Wednesday, December 17, 2014

"Much Ado About Nothing?"
- Comedic play by Shakespeare, 1599

5:00 AM 12/17 - We've been holding that headline back from use for many years, because we knew a time would come that previous predictions might not come to fruition as originally thought.

Has such a time arrived? Does the liquid forecast map for Friday night through Sunday night shown have the "umpf" necessary for a significant coastal storm? Not really.  Lack of appreciable Arctic air, and an eroding presence of nearby snowcover, among other factors, has put the potential for a weekend storm "on ice" so to speak. 

However, there are lesser known details lurking for Sunday night that might surprise those who "check out" before the weekend thinking all is well with the forecast. ;-0

KEY POINTS FOR THE EASTERN WEEKEND EVENT:
  • While interior snow of several inches remains likely, the I-95 corridor should see periods of snow Saturday and Sunday. 
  • With rain mixing in at times Saturday afternoon, it now appears more probable that Powderhounds will need to act fast early Saturday AM in order to capture that fine moment when snow would be falling --- as Enya might say, "And Winter Came."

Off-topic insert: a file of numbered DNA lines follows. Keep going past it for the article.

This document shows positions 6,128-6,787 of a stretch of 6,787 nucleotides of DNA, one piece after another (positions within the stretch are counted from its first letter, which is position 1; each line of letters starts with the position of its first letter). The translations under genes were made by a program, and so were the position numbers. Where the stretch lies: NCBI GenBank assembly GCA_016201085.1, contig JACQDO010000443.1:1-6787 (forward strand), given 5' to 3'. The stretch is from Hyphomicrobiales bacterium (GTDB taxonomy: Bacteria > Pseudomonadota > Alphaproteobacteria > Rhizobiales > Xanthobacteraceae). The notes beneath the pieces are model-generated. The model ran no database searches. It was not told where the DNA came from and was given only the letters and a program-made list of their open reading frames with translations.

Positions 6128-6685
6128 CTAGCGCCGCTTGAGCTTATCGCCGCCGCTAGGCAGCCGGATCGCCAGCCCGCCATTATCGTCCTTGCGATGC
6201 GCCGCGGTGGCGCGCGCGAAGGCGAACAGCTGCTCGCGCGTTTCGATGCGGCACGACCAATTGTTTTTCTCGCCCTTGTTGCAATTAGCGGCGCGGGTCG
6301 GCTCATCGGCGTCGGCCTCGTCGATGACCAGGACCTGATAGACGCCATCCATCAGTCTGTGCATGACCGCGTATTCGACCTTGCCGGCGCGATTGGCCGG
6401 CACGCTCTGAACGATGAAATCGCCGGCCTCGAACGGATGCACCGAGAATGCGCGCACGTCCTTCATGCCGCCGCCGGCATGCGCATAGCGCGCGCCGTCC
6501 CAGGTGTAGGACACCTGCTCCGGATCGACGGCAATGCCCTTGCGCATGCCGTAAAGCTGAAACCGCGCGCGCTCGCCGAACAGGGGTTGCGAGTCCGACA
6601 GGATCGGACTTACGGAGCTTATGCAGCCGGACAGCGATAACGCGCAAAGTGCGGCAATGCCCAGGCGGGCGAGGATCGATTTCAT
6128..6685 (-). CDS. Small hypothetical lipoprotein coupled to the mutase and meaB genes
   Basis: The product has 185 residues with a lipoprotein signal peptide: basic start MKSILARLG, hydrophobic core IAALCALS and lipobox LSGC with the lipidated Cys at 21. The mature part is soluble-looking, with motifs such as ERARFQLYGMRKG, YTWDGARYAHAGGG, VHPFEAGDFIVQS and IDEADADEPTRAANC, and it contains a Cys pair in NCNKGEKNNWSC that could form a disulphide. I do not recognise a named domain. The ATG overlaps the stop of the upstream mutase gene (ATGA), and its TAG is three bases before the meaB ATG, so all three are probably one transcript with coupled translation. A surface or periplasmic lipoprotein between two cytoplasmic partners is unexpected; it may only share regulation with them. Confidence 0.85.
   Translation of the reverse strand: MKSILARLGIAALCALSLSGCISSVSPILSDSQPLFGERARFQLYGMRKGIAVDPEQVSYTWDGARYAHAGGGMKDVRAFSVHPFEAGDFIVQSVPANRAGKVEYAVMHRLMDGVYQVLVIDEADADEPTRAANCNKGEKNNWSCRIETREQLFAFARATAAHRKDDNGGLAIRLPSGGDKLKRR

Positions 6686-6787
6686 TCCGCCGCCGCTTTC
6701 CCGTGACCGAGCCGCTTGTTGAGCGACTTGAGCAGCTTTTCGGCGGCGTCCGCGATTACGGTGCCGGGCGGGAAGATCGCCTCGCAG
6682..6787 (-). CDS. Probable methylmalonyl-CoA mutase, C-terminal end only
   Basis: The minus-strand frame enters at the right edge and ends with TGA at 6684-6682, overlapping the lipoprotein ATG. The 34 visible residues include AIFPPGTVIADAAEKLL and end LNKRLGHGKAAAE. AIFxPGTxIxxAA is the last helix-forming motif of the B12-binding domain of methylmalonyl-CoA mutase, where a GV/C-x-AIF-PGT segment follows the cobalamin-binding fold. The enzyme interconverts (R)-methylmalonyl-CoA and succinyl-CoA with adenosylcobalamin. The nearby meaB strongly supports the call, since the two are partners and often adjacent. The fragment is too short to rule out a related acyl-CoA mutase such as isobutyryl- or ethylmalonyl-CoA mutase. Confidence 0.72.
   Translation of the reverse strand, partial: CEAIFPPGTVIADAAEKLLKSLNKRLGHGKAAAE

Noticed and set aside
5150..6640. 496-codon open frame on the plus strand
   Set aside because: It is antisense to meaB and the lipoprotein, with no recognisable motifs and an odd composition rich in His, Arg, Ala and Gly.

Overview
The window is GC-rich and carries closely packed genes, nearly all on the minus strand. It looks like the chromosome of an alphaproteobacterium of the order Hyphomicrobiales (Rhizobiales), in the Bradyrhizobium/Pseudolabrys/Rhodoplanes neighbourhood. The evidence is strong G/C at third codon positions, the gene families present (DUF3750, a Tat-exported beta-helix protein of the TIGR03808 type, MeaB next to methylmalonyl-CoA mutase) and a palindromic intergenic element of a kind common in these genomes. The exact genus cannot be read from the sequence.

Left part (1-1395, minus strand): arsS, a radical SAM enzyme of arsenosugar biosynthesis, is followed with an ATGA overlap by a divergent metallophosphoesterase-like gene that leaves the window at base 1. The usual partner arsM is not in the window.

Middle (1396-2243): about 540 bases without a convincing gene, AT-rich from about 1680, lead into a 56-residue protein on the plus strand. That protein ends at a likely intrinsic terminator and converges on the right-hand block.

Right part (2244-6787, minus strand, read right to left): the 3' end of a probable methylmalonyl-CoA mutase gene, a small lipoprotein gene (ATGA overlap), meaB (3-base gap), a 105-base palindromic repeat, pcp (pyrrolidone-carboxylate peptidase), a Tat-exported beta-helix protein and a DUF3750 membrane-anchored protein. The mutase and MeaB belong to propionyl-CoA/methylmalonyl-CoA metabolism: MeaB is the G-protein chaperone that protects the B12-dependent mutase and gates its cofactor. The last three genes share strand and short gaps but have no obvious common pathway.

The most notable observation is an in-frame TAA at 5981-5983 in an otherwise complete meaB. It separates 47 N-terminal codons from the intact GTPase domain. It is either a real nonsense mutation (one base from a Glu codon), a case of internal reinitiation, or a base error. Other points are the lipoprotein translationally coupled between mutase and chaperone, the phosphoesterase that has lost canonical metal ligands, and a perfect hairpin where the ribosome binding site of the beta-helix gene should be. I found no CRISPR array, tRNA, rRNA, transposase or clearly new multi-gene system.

• Sunday night may turn out to be the trickiest forecast period of this event, as delayed arrival will also translate to delayed departure. With cooler air filtering in from the north, rain could change back over to snow overnight into Monday. 
  • For teachers and students hoping to get an early break bonus, we're not certain the backwards pajama technique is reliable, but like any good science experiment, it's worth making multiple attempts (recording your data and evaluating the results)

Cover photo of Enya's 2008 Album, that has become
over the years one of our unofficial theme songs



2 comments:

ravensbbr said...

Kudos to Mr. Foot for busting out the Bard...well played, sir, well played.

What will be amusing is watching the (non) mets at WJZ backpedal from this one...

:-P

Andy, Southern York County Pa said...

Traditionally our prime snow climatology is January and February. I like our chances this year with above average snows and big storms. As we have observed early on relying on model details outside of 72 hours concerning a potential storm can lead you into weather no man's land.

For our purposes the best approach is to find windows of opportunity and see if they deliver.

I think our next window is right around New Year.